It looks like World Rugby (WR) reads theblitzdefence because several weeks after we looked at 5 existing laws referees should apply WR’s grand sounding Laws Representation Group (LRG) has issued a number of enhancements to current laws.
Admittedly there are better times to make changes to rugby’s laws than on the eve of the Rugby World Cup but it seems as if the governing body has recognised that major overhaul of the laws aren’t required in many cases, just the correct application of those that already exist.
We look at each of the changes and assess their effectiveness and likely impact on how the game is played.
High tackles and neck contact – law 10.4 (e)
Every time the head or the neck is deliberately grabbed or choked, the offending player runs the risk of receiving a yellow or red card
Cleanouts around the neck must be penalised
Referees have taken an increasingly strict approach to any contact in or around the neck area in the tackle over the last few years and it looks like this trend will continue, which is a positive stance.
In contrast to neck contact at the tackle, players have been rarely penalised for cleaning out a defender at the ruck by holding the neck and twisting or pulling it to the side of the ruck. Where the head and neck go the body tends to follow – providing a quick way of removing a jackaling player at the ruck.
This judoesque technique has become common place but it is dangerous and World Rugby are right to stamp it out. It would also be nice to see clubs take the initiative and stop training players to carry out this technique, rather than let WR take a lead.
A positive change.
Challenging players in the air – Law 10.4(i)
Play on – Fair challenge with both players in a realistic position to catch the ball. Even if the player(s) land(s) dangerously, play on
Penalty only – Fair challenge with wrong timing – No pulling down
Yellow card – Not a fair challenge, there is no contest and the player is pulled down landing on his back or side
Red card – Not a fair challenge, there is no contest and the player lands on his head, neck or shoulder
On paper a lot of these definitions make sense but how they are applied in a game will still be a challenge.
The main issue seems to stem from the lack of clarity around what is a “fair challenge”. The “penalty only” scenario talks about a fair challenge “with wrong timing”; by definition this is then surely an unfair challenge?
The insertion of the word “pulling” applies to some scenarios and introduces an element of recklessness but a large number of the more controversial incidents we have seen recently haven’t involved one player “pulling” down the other. Take this Finn Russell- Dan Biggar incident from this year’s 6 nations game.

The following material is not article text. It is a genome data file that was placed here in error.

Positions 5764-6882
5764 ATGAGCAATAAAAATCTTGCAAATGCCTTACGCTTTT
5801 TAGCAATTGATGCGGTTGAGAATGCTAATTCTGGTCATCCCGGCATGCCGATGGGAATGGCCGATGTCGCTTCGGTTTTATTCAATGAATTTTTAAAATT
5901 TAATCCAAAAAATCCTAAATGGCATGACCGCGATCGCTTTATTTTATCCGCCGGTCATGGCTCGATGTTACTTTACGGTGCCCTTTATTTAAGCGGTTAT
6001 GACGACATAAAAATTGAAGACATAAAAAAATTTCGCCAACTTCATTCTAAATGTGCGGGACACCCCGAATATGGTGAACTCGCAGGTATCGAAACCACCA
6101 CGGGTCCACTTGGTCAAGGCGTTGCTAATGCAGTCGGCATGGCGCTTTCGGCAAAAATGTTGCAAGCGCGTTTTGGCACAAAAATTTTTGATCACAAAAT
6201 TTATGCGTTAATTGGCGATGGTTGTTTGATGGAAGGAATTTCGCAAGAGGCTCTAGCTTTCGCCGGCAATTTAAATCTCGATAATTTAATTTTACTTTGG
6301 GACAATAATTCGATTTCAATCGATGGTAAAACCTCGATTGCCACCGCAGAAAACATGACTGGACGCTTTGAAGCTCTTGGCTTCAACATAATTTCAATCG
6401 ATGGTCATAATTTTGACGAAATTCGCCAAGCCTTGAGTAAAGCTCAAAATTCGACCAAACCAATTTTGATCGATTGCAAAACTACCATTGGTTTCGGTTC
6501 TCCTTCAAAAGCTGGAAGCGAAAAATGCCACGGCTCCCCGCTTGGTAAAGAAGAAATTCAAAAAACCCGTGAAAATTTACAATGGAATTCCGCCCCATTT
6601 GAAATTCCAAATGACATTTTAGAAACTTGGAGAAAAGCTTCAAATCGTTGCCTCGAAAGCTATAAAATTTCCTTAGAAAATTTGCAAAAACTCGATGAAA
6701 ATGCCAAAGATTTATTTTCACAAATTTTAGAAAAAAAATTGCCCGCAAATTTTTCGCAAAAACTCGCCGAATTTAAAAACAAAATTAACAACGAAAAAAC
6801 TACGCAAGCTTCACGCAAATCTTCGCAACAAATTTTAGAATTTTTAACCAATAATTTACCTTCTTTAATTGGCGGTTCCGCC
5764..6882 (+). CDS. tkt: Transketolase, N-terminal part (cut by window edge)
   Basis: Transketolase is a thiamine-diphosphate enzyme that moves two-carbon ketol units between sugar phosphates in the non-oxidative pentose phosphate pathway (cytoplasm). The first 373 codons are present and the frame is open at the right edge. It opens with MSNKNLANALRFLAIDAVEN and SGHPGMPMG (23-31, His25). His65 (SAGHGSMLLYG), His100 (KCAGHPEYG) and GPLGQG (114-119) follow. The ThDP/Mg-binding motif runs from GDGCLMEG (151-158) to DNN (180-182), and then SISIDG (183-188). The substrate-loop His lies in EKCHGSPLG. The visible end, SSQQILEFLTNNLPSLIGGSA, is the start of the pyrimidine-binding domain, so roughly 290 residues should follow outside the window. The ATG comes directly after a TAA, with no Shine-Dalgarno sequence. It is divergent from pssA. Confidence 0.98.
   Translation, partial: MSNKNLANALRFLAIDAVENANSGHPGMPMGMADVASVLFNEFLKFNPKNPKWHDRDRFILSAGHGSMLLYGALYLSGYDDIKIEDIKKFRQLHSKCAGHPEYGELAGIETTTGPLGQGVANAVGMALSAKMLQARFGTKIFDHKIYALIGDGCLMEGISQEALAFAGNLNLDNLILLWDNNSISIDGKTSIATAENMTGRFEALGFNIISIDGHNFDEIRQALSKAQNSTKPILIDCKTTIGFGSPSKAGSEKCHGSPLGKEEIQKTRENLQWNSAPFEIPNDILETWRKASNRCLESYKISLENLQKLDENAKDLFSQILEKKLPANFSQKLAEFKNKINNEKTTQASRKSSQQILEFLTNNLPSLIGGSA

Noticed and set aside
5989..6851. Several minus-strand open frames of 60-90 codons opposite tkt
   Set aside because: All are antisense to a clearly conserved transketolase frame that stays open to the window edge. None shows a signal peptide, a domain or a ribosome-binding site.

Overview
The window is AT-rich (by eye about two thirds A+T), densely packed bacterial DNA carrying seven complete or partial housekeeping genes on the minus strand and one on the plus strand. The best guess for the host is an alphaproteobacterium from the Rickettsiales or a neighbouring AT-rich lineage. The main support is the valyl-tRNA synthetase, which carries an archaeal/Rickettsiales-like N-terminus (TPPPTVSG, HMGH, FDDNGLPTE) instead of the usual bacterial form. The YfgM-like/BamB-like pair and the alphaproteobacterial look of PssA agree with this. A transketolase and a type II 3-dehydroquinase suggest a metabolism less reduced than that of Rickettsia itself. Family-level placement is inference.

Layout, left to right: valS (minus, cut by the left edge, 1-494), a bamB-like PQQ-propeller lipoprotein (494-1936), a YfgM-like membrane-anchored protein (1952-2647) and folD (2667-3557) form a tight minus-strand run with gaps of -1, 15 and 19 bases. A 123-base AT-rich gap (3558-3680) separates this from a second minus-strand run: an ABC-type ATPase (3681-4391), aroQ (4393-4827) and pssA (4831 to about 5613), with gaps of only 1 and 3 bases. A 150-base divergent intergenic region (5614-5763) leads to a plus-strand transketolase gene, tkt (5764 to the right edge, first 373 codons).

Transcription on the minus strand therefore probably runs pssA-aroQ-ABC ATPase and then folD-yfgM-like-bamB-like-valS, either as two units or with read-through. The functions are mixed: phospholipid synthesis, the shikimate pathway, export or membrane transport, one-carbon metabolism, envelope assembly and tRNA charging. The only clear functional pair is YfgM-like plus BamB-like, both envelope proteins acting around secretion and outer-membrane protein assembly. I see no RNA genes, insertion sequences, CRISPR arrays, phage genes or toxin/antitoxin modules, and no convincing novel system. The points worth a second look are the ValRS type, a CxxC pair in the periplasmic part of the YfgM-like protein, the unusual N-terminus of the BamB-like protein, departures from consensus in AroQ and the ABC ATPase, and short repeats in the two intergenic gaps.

Finn Russell received a yellow card for this challenge but let’s look at a couple of freeze frames of the incident. In this first image we see the two players both focusing on the ball when they are perhaps 8-9 metres away from each other,
In this second frame we see that when the players are about 4 metres apart Russell realises he isn’t in a position to challenge for the ball so stops his advance as he plants his right foot. It is then the forward momentum of Dan Biggar that takes him in to Russell.
There is no doubt this is a dangerous coming together that puts players’ safety in jeopardy but how would the new clarifications guide us in this sort of example where two players are making genuine efforts to compete for the ball but there is no malicious intent? There is no “pulling” involved so according to the new guidance this shouldn’t be a yellow card offence but it is a dangerous situation.
The second problem with the clarification is that the difference between a yellow card is based on how the player lands, not on the actions of the offending player. When a player interferes with another player while they are in the air they don’t know the outcome of their actions, only the action they are undertaking ie pulling a shirt.
This is why to make matters clear the offence should be based on the action of the offending player. It is often other factors other than the “pull” which result in a non-offending player falling on his head or shoulders such as their balance in the air, speed of approach. These are outside the control of the offending player so shouldn’t be factored in to the punishment.
The aim of the law clarifications should be to try and reduce the number of potentially dangerous game situations which arise, rather than just focus on penalising those offences which have an element of recklessness or are deliberate. The WR changes don’t provide any clarity in respect of reducing the former as the Finn Russell example shows.
The prevalence of the high kick and challenge has grown in the last 4/5 years and with it the number of mid-air collisions has also increased. In most cases a genuine attempt is made by both players to compete for the ball but these still puts them at risk.
We think there needs to be a more radical approach to the issue around challenges in the air so players, supporters and referees all understand what is fair and what isn’t.
One suggestion is that if a high kick is executed the team that kicked the ball cannot compete for it but has to stand off until the defending player catches the ball or the ball hits the floor. This would discourage a lot of the negative kicking and have the benefit of removing the dangerous challenge in the air. The downside is it removes the element of competition and negates a key skill that can be entertaining to watch executed.
This clarification has failed to clear up the issue and we expect a number of controversial incidents to still arise in the forthcoming World Cup.
Next time, we look at the remaining law clarifications – the Scrum and the Maul.